Academic Audio is a mobile app for academics.
Read Summer Higdon’s account on how she came about this fantastic idea, the challenges she’s faced along the way, and the journey so far.
For academics, it can be hard to keep up with advances in research.
Between research, teaching, conference travel, and our personal lives, simply reading new literature can easily fall to the bottom of the priority list.
Yet, as experts in our fields, we are expected to stay up-to-date on current research.
With the challenge of keeping up with the ever-growing body of scientific literature in mind, I proposed a mobile application called Academic Audio at the 2017 Startup Weekend in Columbia, Missouri.
What is Academic Audio?
Academic Audio would allow academics to listen to scientific research papers in the same manner that we would listen to a podcast or audio-book.
Ideally, the app would allow users to skip around to parts of the paper they are most interested in hearing, store and organize papers for later, and export citations.
Ultimately, the app would give academics the freedom to hear new research in their field while doing other tasks like working out or cooking.
At Startup Weekend last year, I, along with a team of almost-lawyers, developers, and graphic designers, spent 54 hours working through the logistics of getting this type of product to academics.
At the end of the weekend, we pitched the idea to a team of entrepreneurs for potential funding, but failed to secure the funds to move forward with the app.
It was a fun weekend and our work exposed the many hurdles to developing a product like Academic Audio.
#1 The Logistics
The first question was to decide who would read the articles aloud.
Voice technologies that can read text are not advanced enough to truly sound human-like, which would result in a bit of a dreadful listen.
Should these technologies improve, a robot might be the way to go.
Alternatively, perhaps lead authors could read their own papers.
Although a nice thought, realistically, all lead authors won’t value a product like Academic Audio and would therefore not take the time to do the reading.
A related issue to inviting all academics to read their own articles is the equipment issue.
Good audio requires good microphones and we can’t expect every academic, or even every university or research institution, to have quality microphones on hand.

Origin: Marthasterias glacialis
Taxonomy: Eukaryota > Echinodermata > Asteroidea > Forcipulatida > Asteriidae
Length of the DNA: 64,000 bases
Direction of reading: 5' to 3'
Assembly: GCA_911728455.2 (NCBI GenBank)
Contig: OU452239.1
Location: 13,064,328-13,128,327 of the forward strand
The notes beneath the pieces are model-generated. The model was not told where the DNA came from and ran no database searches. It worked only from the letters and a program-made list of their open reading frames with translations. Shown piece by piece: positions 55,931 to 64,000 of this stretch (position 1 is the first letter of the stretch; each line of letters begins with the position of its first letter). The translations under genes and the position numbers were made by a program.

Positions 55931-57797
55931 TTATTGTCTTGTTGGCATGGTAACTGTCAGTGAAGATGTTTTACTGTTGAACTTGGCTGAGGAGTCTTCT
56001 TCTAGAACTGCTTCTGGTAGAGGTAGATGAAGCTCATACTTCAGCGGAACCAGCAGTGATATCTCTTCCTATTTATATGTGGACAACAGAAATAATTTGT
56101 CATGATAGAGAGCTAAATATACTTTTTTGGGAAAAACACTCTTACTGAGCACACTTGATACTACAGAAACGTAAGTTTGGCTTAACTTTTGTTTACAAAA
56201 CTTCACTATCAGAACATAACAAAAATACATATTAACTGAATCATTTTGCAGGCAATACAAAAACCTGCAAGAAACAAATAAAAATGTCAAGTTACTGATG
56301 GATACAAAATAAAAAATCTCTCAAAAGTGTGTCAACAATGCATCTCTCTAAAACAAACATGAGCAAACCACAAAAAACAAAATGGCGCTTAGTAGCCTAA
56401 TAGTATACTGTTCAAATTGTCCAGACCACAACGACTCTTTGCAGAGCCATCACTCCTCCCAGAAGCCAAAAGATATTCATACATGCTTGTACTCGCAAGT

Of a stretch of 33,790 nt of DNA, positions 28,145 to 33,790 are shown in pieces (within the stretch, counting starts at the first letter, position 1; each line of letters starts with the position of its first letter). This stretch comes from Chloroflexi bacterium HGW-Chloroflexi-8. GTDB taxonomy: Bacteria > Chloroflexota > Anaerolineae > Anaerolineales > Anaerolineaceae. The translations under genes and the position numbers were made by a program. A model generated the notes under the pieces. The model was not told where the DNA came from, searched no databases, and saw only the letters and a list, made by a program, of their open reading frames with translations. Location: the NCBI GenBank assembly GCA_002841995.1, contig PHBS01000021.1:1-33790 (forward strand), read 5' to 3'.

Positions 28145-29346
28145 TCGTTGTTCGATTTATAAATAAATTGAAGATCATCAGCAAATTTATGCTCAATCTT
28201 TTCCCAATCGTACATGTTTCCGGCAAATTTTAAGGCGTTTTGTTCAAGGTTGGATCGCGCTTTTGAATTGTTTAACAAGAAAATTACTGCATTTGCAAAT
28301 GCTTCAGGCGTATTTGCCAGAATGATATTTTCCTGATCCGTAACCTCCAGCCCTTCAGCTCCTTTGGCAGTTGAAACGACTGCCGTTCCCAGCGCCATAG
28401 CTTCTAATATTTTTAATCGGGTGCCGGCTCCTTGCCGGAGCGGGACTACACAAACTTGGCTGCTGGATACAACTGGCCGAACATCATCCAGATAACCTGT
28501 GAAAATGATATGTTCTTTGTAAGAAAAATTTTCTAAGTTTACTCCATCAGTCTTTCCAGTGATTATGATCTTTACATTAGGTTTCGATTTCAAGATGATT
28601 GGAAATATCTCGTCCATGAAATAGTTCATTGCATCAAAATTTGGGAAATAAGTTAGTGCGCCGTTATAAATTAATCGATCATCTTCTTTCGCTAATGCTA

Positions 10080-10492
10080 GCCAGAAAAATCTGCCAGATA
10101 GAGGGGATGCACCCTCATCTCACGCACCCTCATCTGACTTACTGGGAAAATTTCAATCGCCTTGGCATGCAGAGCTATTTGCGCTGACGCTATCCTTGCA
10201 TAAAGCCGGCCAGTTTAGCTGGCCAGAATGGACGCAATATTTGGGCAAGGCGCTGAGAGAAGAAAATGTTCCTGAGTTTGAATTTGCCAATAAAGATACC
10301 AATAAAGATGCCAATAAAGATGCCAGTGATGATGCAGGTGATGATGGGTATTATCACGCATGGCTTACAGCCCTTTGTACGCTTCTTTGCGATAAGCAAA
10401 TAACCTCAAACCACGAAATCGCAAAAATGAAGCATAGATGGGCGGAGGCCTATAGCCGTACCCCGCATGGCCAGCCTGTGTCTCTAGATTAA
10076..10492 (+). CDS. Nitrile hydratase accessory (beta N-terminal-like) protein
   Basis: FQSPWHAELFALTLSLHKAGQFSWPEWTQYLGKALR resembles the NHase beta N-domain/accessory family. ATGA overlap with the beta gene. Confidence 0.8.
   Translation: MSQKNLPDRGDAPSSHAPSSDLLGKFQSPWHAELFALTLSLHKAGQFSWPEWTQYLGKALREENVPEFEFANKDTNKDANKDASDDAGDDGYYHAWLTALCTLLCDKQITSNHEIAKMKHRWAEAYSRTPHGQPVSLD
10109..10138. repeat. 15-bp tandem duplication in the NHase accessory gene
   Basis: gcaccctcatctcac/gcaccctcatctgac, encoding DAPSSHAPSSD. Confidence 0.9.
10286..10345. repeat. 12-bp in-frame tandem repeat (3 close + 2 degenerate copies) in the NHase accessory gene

Maybe the most obvious option is to pay someone to read the articles.
The issue with hiring just anyone lies in the complexity often associated with scientific literature, including jargon or statistical symbols.
Hiring graduate students who are in the same field as the journal could be one solution to finding the right readers.
#2 Inclusion and Accessibility
The next major question was which journals to include on the app.
New research is published every day across a spectrum of fields.
How do we decide who gets included?
One major factor in this decision is the legality of re-using and selling published research in an app form.
A word-for-word reading is likely not a unique enough product to avoid sticky copyright issues.
Perhaps we could start with open access journals and delve into other journals through partnerships with publishers.
Still, it would take innumerable readers to create and maintain audio versions of new research alone, not to mention the overwhelming amount of already published literature we would likely want back-logged on the app.
Even if we limited the app to specific fields of research, many journals would need to be included for academics to find the app useful.
#3 The Academic Market
The final necessary step was to determine whether the app would succeed.
Given that we would likely hire readers, buy audio recording equipment, and work with developers, coders, and graphic designers to launch the first version of the app, the startup costs are steep.
Market research establishing whether academics would purchase such a product is necessary, as investors won’t back this product without support from the academic market.
What are your thoughts? Would you use Academic Audio?
Summer Higdon is a master’s student in the School of Natural Resources at the University of Missouri.
Her research focuses on the eastern spotted skunk, a rare and elusive species that is petitioned to be listed on the US Endangered Species Act.
Summer enjoys spending time outside, cooking and baking, and spoiling her rat terrier, Peanut.